The importance of employer branding – Part two
In the first part of our blog, we looked at what employer branding is, and why it should be a top priority for employers looking to engage the best talent. Once you have figured out your internal culture and brand values, how do you represent these externally in order to attract talent? For all the hard work you’ve put in building your brand, you will need to decide how to market your brand, and who you will be marketing it to for it to pay off.
Finding Your Target Audience
In part one, we spoke about how your employees are always the best ambassadors for your employer brand. Although those who are speaking about your brand are important, it’s even more important to be thinking about who your brand is speaking to. A great way to initially define your target audience is to build brand personas for ideal candidates by listing the skills, experience, interests or demographics of the people you want to attract, and reference to these when building your brand. Think about your audience and what would appeal to them. In a technically-focused field, like science and technical, there is the benefit of highlighting some objective factors that can elevate you above your competitors. Showcase your most interesting projects and the technology you use, as well as reaffirming your commitment to research and the strength of your lab. If your employees regularly attend conferences or you offer other professional development opportunities, be sure to make mention of these too.
Keeping your brand authentic is key, so ensure that what your employees are saying is reflected in your external employer brand. Alternatively, if your employees aren’t giving you positive feedback, adjust your company’s culture so that it caters to their needs. If your brand is not a genuine representation of your company’s relationship with its employees, there is the risk that you will mislead candidates to come and work in an environment that isn’t what they expect. Deceptive employer brands are almost always quickly exposed by unhappy employees, so there’s little point in being anything other than honest.
Marketing Your Brand
Once you have figured out what your employer brand is, you also need to come up with a strategy around how you’re going to market your brand. The first thing you should do to increase important engagement amongst employees, is to celebrate your staff internally and externally. If you have any internal award structures, publicise them on the company website. Consider writing blogs about any of your employees’ achievement in and outside of the workplace, or even celebrating life milestones (with their permission). It might seem obvious to present your employees as real people, but doing so will increase morale internally and also make you more attractive to potential candidates, as they will see that they would be rewarded for their efforts as an employee.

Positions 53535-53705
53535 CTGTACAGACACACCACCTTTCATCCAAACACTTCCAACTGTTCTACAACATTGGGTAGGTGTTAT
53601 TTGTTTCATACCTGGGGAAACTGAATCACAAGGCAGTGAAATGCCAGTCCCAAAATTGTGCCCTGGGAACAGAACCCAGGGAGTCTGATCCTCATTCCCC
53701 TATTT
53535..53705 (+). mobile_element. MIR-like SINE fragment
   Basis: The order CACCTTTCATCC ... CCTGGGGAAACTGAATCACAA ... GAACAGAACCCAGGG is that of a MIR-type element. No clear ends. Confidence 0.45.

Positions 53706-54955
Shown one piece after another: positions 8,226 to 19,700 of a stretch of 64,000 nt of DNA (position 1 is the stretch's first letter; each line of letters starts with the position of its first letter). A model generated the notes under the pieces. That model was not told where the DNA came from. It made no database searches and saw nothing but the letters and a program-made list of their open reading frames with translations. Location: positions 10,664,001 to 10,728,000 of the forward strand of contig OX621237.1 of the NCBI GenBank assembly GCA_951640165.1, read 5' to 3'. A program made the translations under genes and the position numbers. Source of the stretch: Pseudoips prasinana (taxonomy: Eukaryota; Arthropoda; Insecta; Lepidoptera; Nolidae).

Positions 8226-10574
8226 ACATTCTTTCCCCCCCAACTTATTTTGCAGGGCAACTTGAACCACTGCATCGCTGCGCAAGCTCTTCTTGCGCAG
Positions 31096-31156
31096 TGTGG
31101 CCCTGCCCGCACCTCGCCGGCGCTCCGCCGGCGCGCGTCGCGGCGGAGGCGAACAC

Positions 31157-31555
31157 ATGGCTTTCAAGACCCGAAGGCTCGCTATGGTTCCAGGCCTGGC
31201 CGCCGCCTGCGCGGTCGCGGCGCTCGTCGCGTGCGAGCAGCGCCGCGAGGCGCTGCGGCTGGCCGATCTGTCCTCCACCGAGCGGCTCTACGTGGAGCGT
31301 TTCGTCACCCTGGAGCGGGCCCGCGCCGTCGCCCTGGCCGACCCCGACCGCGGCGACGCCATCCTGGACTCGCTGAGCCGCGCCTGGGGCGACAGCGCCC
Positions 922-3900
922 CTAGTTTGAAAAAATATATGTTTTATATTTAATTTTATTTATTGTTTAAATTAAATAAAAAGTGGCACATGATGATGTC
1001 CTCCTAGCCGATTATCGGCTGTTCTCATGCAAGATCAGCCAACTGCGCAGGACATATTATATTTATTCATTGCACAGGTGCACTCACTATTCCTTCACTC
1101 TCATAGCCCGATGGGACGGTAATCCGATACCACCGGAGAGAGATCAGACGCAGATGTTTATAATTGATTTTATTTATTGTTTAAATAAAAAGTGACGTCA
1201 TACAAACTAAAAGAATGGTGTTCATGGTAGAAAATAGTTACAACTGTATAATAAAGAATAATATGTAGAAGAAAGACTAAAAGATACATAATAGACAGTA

After creating this content, sharing it on social media is the next step in exposing people to your brand. Although social media can be overwhelming at times, with so many different channels and networks available, using it effectively is crucial to employer branding success. With each channel having a different kind of audience, selecting the right channels for your brand is extremely important. Make sure you’re posting tailored content to each of the channels you’ve selected; for instance, by posting industry news to LinkedIn, sharing employee outings on Facebook and putting recruitment videos on YouTube.
Although a strong social media strategy is important, taking a strong approach offline is equally vital. One of the benefits of being in the science and technical field is that there are plenty of events and conferences that you can use to showcase your brand. Get your team down to these events in branded apparel, print some banners and, if possible, run a seminar or presentation. This will reinforce your credibility as well as giving you an opportunity to market your brand to an audience full of potential candidates.
This is where the importance of authenticity becomes apparent. Remember that you are competing with other companies, so it’s important to stand out from the crowd. Most top candidates will see right through a half-hearted attempt at making yourself seem like something you’re not; so play to your strengths. If you’re part of a large global corporation, talk about the great support, structure and opportunities for progression within the company instead of trying to pass yourself off as a funky start-up.
Building a strong employer brand is now a crucially important part of attracting top talent our workplace. That brand, and how effectively you market it, can be the difference between making a great hire and falling behind the competition. If you are looking for some guidance on your employer brand, or you’re looking to attract those top candidates, contact us here at Techstaff.